|Index||4 reviews in total|
A gay man (in a happy monogamous relationship) becomes a buddy with
another man dying of AIDS. They slowly become closer and closer...
I was one of the few people to actually see this in a movie theatre back in 1985. It played at a VERY small art house cinema and was the first film ever made to deal with AIDS. It was written and directed by a gay man (Arthur Bressan Jr.) who, sadly, died of AIDS two years later.
It was shattering. At the time I was a closeted gay man with no gay friends and knew nothing about AIDS. This movie really opened my eyes. It didn't scare me from coming out though--it does have the gay, HIV- couple who clearly love each other. The acting was great and it all built up to a powerful climax that left me crying (I wasn't alone--everyone else in the theatre was in tears also).
This is a powerful, depressing film but it should be required viewing for everyone! It's also sad that Bressan is no longer with us. He had the courage to make this film and it is well-written and directed. This has disappeared completely since 1985 and was overshadowed by "Longtime Companion" in 1990. That's too bad--I'd love to see this again.
Powerful and moving. A 10.
A film I happened to see late at night on Channel 4 (UK) while channel hopping a few years back. My attention was grabbed within minutes. Its the most moving and realistic film to deal with the way AIDS affects lives. This film does not rely on Hollywood sentimentality. No big budget scenes and special effects. In fact the quality was almost that of a home made movie. But then again, the film was meant to put you so much closer to the actors and the story. So what better way that apparently watching someones home movie? It works. See how people are forced to questions their own prejudices, sees how others live and how their values and beliefs may not be the same as yours, but are just as valid. If you get to the end and never have at least the starting of a tear in your eye at any point, then you heart must truly be made of stone. Wish I knew if it was available on DVD or even VHS somewhere.
As a child of that generation, a peer who survived, I couldn't help but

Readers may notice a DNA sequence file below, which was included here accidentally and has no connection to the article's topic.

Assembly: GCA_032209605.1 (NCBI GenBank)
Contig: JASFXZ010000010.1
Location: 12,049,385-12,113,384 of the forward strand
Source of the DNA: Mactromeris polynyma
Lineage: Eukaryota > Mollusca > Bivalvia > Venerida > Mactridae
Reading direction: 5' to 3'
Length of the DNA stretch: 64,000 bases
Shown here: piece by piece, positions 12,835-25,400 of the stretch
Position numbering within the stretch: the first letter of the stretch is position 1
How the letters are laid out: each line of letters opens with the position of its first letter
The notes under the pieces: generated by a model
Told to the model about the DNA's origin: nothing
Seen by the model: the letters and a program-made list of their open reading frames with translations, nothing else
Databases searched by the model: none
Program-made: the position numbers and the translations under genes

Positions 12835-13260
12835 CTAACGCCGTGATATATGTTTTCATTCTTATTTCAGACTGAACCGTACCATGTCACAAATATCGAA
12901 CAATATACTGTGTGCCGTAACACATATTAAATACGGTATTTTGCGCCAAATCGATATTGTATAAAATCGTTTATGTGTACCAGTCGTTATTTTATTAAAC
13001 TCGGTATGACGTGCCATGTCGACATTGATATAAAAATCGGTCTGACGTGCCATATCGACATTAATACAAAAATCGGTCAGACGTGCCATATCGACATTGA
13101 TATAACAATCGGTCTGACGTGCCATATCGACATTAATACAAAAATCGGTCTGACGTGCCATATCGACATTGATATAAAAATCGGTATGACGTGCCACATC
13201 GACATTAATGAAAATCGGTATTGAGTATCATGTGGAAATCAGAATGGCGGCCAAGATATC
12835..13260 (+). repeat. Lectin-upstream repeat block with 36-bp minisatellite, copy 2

getting very wet cheeks about 10 minutes into the reel. This isn't just
a downer/dying film though, it's actually quite uplifting, even erotic
and funny for a few seconds. They don't hire actors like these and they
don't produce movies like these today. There aren't stories like these
today, and that's a very good thing. Still, like other remembrances of
the things that brought humanity so far down in the last century, look
at this and learn, and remember. Never forget this, the deeply human
experience. This isn't a story about a cause or an idea, it's a
high-res (before that term existed) depiction of an intimate, loving
relationship between two people. This movie is way ahead of it's
time,and the current time, early 2016.
The faults to be found with this film are probably all in the technical production value, it was shot in the early 80's and the sound is a little hard to grasp at times. But the cinematography, acting, story and soundtrack are monumental.
This has to be one of those films that should always be remembered for the way it handles, the then not widely known journeys for people who have Aids. It starts by showing the misconceptions that people had about Aids and how to catch it. There are many moving parts to this film and I deny anyone that has feelings not to get emotional and need to dry their eyes. I hope one day to be able to get hold of a video so that I may be able to see the end without using too many tissues to dry my eyes.
|Plot synopsis||Ratings||External reviews|
|Plot keywords||Main details||Your user reviews|
|Your vote history|